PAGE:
The flip side of that is that someone has to be the one discovering new things. Someone has to make the beautiful things.

Sometimes I hear about lives, about things people have done. Past lives. Past lifetimes. Some people–they’ve done so much. So many things. It makes one think about Heroes. Maybe there is just another class of people that just isn’t like us. They do wonderful things that us ordinary folk just can’t quite obtain.

I guess one of the things that fascinates me is that at some point, one seems to have to choose. I suppose that irritates me. I want to have a piece of everything. Why does one have to devote oneself to ONE thing? It’s boring.

Sometimes, I’ll do something like read a piece of journalism, and I’ll think “I could do better than that!” Or perhaps, “That would be fun to do that!” But I’ve never, ever thought that I would like to be a journalist. Take those classes? Adopt that value system? No. I can’t ever even say “The people need to know!” or anything like that. It’s just that when I see something powerful–a flood, a huge project, a personal struggle–I want to capture it, make a way to grasp it.

That’s essentially what I like about photography. Things are so fleeting, and it’s so hard even for your own two eyes to take it in. When you capture it well with a camera, you have a chance to hold onto things for just a little longer. To really look. To try to absorb it. And I think that one can do that with words, too, to help capture a picture that is bigger than even words.

But I don’t want that to be my job. I don’t want to network, I don’t want to go to school for it, I don’t want to work long hours meeting deadlines. I just want to be able to see something powerful, capture it, and put it out there for other people to try to grasp as well.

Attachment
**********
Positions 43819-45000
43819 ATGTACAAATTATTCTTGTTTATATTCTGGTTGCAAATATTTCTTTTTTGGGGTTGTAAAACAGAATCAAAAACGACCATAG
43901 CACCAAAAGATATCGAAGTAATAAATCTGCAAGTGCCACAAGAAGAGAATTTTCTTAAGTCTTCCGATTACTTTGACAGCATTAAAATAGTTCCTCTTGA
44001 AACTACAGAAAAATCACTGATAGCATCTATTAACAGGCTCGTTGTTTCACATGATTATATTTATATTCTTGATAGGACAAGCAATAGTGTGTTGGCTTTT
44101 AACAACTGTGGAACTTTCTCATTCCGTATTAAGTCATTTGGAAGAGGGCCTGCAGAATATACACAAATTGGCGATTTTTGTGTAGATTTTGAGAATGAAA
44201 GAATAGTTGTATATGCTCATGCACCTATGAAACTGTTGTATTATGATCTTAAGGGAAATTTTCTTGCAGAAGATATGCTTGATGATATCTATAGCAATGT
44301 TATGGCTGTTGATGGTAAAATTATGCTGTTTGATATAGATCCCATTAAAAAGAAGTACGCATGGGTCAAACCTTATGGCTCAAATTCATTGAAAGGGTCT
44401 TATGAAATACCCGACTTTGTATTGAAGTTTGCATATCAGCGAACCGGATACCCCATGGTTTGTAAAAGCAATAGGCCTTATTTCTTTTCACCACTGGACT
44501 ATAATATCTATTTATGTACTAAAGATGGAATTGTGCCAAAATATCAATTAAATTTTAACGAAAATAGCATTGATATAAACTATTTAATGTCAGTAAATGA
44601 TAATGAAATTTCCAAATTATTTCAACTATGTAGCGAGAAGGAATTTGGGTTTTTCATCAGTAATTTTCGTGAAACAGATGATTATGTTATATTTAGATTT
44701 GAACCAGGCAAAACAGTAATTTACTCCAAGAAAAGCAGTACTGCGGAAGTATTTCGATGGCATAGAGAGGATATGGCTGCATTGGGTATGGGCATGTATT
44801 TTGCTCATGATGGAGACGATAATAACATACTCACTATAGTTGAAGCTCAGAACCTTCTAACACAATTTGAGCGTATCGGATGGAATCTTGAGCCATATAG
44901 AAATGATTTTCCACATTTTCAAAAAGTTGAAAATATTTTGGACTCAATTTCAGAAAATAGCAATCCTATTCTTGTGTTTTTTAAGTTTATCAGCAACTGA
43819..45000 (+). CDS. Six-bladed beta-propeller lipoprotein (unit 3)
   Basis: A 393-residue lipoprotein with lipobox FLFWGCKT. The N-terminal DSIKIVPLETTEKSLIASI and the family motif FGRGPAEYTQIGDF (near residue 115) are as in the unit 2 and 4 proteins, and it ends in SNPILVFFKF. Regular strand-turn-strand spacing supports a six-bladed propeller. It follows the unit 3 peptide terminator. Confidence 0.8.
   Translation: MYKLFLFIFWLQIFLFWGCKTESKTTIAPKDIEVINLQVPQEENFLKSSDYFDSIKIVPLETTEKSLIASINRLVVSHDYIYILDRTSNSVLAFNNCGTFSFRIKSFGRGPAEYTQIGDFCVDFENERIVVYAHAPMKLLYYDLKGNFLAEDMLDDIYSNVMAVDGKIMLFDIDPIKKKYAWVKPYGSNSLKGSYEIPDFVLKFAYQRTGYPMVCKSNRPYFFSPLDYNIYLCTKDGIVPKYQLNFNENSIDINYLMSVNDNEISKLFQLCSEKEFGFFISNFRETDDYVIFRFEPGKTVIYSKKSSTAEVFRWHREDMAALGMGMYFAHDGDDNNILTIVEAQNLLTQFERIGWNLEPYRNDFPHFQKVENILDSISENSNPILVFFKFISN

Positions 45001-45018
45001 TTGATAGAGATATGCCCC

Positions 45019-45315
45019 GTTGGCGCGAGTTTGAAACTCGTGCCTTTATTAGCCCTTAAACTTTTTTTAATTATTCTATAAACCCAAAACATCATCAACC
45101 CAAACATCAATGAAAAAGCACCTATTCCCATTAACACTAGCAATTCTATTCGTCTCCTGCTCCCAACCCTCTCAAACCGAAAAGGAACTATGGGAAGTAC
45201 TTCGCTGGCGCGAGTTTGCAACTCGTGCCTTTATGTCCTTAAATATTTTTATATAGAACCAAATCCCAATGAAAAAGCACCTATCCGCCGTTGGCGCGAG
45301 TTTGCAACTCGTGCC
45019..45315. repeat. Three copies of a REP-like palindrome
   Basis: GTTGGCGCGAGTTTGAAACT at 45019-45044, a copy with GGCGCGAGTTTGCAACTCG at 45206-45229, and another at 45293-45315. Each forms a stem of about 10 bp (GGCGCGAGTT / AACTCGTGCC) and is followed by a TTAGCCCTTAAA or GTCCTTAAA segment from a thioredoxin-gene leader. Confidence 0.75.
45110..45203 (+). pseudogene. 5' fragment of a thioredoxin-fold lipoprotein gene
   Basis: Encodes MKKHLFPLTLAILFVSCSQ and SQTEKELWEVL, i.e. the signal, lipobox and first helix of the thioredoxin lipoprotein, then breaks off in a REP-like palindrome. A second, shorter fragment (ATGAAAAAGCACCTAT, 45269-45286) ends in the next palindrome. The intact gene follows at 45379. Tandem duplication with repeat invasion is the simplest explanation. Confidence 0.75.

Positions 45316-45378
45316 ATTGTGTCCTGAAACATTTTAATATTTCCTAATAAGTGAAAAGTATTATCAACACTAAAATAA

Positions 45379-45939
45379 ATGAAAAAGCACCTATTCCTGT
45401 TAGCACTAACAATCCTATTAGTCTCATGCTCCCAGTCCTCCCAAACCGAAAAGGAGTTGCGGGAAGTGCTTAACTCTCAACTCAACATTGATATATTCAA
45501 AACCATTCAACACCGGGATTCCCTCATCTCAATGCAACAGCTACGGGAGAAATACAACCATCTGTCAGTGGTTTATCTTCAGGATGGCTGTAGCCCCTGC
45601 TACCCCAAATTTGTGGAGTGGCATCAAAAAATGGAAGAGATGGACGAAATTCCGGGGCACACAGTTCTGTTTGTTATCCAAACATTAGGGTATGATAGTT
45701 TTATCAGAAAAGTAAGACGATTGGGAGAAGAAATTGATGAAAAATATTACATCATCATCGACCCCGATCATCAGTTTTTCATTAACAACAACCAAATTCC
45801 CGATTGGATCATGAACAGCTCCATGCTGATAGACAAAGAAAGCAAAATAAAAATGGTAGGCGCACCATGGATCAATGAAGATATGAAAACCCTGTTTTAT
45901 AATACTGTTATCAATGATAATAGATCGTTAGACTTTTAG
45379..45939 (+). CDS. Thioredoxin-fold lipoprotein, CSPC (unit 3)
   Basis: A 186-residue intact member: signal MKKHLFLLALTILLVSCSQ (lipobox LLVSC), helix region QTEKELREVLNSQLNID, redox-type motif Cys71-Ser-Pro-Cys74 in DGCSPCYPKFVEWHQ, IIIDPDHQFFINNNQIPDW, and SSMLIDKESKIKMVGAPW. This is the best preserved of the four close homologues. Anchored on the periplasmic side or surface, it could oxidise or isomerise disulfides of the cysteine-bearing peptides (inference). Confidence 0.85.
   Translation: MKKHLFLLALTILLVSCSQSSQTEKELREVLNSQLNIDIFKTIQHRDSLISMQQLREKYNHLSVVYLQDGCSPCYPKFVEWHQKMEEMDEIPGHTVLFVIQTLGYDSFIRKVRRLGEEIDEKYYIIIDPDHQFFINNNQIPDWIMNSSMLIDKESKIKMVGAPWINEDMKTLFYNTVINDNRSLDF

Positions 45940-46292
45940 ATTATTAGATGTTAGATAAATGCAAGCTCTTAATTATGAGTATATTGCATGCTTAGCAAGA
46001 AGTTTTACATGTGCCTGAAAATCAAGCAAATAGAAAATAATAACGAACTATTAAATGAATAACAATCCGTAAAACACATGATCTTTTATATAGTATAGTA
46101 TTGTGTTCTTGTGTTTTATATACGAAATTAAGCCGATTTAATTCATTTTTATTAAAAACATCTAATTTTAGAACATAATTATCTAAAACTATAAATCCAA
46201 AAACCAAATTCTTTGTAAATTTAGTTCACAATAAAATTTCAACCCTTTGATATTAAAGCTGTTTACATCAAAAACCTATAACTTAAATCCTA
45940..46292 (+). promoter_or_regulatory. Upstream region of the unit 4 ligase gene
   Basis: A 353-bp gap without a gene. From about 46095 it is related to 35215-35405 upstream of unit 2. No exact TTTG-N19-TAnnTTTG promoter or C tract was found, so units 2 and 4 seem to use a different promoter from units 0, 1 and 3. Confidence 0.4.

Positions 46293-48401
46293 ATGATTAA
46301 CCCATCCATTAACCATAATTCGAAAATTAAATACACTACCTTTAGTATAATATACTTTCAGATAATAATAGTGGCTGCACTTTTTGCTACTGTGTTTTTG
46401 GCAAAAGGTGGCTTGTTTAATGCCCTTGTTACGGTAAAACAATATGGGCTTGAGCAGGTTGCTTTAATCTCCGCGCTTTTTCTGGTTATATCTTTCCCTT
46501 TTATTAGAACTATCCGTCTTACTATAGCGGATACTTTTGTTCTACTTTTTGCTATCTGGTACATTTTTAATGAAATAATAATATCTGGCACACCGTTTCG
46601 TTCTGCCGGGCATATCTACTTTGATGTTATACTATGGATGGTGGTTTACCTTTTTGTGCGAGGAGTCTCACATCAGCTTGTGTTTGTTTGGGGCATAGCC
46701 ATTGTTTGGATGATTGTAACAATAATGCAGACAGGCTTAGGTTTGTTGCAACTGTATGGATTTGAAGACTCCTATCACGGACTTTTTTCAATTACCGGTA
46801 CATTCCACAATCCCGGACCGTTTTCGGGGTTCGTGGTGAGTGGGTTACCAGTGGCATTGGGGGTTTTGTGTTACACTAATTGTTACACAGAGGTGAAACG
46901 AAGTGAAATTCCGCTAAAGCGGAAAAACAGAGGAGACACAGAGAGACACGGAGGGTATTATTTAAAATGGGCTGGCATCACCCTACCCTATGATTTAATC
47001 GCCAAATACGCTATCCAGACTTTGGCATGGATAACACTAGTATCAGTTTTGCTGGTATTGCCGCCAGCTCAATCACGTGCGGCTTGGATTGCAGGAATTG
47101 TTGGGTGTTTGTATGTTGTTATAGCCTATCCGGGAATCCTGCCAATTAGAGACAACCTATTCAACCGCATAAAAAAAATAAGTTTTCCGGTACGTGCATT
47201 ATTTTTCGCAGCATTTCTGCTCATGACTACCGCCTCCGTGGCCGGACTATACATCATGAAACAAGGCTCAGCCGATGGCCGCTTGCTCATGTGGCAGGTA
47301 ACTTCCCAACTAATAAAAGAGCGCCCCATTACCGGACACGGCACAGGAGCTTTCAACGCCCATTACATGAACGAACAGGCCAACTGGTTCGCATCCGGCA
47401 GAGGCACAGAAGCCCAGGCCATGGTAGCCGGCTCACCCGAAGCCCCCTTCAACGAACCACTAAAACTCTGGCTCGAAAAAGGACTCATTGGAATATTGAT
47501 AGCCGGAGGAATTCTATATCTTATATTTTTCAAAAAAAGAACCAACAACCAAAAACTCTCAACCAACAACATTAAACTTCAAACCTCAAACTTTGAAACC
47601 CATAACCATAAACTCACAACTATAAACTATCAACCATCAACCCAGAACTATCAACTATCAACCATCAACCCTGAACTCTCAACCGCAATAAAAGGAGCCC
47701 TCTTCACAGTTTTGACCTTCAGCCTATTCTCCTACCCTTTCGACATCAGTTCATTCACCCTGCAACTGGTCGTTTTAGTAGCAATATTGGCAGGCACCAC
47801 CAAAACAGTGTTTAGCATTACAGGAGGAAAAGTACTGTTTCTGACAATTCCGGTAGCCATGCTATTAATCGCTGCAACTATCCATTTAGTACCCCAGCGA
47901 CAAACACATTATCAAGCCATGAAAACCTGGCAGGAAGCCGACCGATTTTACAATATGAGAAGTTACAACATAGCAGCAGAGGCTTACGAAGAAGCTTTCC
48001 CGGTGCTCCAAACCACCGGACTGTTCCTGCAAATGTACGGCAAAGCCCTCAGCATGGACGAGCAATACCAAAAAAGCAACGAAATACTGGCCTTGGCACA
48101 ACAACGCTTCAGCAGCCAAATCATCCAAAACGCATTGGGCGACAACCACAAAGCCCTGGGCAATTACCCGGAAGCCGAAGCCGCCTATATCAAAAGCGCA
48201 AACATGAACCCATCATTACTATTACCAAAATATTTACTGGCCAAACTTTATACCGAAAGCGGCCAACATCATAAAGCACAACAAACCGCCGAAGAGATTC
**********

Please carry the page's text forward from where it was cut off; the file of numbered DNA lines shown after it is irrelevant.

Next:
But that’s a different story. When you color inside the lines, that’s not something you’re allowed to do unless that’s your job, and that’s the job of a journalist.

Sometimes I can’t help but entertain ideas about selling my hand-work; putting my artistic aspect to monetary function. Not devote my life to it, mind you. A person can find a million thoughts to shoot that idea right out of the sky. But why not? Some in the world sells things they make. On the side.

Someone out there sells their novels.

Someone out there wins the lottery.

Someone out there is happy in their job.

Someone out there is quitting their job and taking their life in a totally different direction.

Someone is experimenting and exploring.

The thing is, when they fail, we just call them fools. And when they succeed, we call them heroes. And if they don’t even try, we don’t remember them either way.

Mostly, what we tell people is “choose.” And it kind of makes me mad, because it’s true. The human experience is a finite one. You CAN’T do it all. Just as I find I pursue photography or writing to try to capture things that I can’t experience fully in one moment, a single human cannot experience everything that can be experienced. That’s why “someone” is doing it, not “everyone.”

Even if I can see it, I don’t want to come to terms with it. I keep trying to find a way to do more, to be the hero–the heroes we’ve all heard about, in big ways and small ways. But there is, of course, always the fear of failure–or, to put it another way–the realization and the rebellion against the idea that we are limited. That maybe everything isn’t possible. That we really are mortal, and there really isn’t anything we can do about it.

What then?